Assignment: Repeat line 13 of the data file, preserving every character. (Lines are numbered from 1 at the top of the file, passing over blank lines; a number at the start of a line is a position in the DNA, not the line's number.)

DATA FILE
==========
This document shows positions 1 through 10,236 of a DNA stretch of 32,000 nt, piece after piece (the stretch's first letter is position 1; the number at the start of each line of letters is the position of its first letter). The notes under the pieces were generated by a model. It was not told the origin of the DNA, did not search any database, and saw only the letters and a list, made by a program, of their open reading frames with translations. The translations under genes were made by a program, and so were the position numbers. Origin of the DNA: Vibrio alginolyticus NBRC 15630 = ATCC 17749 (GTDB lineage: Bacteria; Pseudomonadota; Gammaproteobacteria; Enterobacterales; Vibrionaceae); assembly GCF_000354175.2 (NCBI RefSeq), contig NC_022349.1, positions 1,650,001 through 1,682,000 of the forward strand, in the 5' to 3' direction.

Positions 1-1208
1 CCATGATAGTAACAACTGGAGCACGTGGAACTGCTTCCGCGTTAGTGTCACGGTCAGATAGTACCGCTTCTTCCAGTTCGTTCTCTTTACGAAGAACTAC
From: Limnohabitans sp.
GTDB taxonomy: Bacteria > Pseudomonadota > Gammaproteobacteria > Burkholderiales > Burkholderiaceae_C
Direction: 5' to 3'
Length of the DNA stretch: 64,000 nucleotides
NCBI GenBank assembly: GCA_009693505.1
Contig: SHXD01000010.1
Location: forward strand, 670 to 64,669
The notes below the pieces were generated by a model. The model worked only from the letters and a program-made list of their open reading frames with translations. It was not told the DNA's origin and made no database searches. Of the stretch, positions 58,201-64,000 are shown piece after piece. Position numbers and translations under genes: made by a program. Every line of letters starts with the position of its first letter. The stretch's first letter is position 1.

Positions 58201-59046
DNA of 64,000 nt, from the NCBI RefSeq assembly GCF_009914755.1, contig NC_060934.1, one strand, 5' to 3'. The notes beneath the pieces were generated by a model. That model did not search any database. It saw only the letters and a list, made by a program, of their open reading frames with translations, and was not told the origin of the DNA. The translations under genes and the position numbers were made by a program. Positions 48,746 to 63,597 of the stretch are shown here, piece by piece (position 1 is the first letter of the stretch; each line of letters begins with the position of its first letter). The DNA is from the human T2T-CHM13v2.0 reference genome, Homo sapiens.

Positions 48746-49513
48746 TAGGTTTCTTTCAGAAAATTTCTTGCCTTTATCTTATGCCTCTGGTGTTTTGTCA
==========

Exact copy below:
DNA of 64,000 nt, from the NCBI RefSeq assembly GCF_009914755.1, contig NC_060934.1, one strand, 5' to 3'. The notes beneath the pieces were generated by a model. That model did not search any database. It saw only the letters and a list, made by a program, of their open reading frames with translations, and was not told the origin of the DNA. The translations under genes and the position numbers were made by a program. Positions 48,746 to 63,597 of the stretch are shown here, piece by piece (position 1 is the first letter of the stretch; each line of letters begins with the position of its first letter). The DNA is from the human T2T-CHM13v2.0 reference genome, Homo sapiens.